Desktop in a browser: IBM hopes customers who buy its mainframe servers will use an included Web-based operating system called eyeOS, shown above, to experiment with cloud computing technologies.
IBM’s goal with this product is to help customers build “private clouds,” since some companies hesitate to host data and applications on public clouds, often due to concerns about security and reliability. The idea of a private cloud is to set up–on a company’s own servers–the same sorts of efficiencies used by cloud providers, without having to entrust sensitive data to an outside organization.
“For most well-established, large enterprises, there is in general some distrust with public cloud services,” says IBM’s mainframe cloud initiative leader, Andrea Greggo. “This is driving the focus on wanting to contain these environments behind [a] firewall but still benefit from the value of cloud.”
Customers can use IBM’s new servers for the data processing typically expected of mainframes, but Greggo says the servers also let customers take advantage of products such as eyeOS.
But Frank Gillett, a principal analyst at Forrester Research, calls the term “private cloud” an oxymoron. He compares what IBM offers to virtualization services already offered by companies such as VMWare.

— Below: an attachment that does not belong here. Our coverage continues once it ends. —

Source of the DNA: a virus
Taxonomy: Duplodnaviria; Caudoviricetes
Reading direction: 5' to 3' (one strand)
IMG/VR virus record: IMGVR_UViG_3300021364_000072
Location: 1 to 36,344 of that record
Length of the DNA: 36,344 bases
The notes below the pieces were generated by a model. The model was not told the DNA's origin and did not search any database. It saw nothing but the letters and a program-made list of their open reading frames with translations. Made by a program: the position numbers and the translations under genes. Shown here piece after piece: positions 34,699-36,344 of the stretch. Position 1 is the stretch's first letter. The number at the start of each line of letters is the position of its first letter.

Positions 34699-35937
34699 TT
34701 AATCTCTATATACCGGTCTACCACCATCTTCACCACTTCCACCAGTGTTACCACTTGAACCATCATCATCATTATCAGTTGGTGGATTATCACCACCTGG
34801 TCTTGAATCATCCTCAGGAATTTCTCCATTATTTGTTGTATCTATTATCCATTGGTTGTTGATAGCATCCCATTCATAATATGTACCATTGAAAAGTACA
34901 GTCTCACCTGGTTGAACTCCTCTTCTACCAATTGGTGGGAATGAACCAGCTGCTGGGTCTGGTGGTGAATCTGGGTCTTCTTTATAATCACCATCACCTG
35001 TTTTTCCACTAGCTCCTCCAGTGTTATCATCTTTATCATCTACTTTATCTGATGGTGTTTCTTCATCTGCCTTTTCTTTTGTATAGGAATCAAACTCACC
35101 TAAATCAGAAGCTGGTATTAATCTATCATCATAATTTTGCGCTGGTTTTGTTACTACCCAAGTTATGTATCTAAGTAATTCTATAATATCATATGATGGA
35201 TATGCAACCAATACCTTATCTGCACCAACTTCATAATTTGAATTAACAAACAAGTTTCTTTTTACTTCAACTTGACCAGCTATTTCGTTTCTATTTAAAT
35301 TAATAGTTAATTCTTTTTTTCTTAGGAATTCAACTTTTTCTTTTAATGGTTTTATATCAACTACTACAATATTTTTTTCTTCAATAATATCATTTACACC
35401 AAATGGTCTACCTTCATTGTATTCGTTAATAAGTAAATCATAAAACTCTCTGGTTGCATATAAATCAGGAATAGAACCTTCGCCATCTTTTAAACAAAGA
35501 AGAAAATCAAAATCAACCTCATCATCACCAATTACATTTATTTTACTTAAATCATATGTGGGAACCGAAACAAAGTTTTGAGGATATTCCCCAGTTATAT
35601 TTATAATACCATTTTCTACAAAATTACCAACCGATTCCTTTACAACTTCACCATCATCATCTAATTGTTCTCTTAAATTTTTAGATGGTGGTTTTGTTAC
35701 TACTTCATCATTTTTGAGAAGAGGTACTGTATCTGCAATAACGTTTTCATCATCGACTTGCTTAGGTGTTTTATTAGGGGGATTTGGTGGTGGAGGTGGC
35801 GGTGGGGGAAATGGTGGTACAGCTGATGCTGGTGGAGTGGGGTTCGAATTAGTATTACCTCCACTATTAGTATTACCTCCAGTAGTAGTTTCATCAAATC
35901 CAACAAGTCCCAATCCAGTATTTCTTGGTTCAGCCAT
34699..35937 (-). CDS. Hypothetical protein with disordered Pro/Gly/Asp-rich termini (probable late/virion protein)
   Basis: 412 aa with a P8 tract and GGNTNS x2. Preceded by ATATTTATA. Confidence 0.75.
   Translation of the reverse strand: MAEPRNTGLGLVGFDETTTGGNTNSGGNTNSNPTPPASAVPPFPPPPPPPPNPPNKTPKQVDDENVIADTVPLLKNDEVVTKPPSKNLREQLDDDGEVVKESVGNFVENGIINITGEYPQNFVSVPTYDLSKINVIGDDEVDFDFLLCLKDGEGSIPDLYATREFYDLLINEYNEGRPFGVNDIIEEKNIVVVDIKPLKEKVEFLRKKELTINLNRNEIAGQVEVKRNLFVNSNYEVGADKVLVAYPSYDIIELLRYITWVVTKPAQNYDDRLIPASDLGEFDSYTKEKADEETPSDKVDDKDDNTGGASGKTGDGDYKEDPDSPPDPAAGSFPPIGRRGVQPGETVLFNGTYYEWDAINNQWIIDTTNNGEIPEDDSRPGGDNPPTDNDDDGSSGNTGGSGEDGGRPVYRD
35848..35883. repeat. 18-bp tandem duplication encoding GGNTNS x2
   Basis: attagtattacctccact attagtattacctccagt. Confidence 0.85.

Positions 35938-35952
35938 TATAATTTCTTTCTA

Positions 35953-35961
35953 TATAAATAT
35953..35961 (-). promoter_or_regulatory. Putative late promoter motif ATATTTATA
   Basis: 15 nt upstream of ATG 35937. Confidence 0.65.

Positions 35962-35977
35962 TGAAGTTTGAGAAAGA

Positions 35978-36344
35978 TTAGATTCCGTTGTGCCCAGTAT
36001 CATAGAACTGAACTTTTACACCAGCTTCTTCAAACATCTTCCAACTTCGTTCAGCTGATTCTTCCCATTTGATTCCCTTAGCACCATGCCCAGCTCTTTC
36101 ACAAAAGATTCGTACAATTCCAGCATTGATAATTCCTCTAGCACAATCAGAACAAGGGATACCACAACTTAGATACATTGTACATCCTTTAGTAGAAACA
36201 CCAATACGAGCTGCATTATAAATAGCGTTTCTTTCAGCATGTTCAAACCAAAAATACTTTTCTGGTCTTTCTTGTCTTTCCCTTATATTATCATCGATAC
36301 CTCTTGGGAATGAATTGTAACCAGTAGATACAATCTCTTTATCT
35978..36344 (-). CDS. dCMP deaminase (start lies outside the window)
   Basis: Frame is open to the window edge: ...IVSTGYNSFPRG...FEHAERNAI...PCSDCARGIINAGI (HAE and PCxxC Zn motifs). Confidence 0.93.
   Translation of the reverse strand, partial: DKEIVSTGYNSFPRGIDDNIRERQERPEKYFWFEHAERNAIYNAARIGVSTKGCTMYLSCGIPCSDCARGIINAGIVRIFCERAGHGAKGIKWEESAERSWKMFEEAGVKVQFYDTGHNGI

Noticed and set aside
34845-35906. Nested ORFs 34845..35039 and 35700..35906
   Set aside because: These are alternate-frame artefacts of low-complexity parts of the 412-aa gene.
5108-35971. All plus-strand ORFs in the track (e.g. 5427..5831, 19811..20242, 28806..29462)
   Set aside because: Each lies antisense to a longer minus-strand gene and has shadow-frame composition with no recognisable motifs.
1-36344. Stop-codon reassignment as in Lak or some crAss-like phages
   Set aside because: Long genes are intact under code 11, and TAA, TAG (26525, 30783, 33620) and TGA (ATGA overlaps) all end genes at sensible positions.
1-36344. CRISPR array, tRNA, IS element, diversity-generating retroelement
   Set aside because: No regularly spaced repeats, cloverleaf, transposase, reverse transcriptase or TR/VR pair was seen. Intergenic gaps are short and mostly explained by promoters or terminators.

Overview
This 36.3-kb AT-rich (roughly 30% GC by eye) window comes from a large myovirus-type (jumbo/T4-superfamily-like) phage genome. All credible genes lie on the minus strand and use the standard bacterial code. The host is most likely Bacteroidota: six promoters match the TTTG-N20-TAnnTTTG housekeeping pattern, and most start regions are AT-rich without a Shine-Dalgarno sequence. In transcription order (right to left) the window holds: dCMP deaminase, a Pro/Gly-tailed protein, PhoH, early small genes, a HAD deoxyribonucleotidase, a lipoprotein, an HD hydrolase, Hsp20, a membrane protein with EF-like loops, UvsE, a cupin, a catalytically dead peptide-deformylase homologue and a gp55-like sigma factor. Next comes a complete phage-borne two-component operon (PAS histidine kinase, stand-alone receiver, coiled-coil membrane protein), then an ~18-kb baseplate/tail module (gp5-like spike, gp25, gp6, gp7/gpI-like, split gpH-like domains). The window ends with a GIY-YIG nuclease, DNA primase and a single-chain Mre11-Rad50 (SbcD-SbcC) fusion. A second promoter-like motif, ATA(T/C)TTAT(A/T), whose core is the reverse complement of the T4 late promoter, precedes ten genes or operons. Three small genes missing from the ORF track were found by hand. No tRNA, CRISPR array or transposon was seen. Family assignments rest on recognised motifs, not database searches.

Gillett acknowledges that eyeOS is different from other virtual desktop systems because it allows users to access the desktop through a Web browser instead of a special application. Nonetheless, he remains skeptical because eyeOS is not based on a popular operating system such as Microsoft Windows. He believes many businesses will stick with virtualization services that let them use familiar software. Though some companies have tried to build Web-based operating systems, he says, “None of these startups have made it into the mainstream conversations.”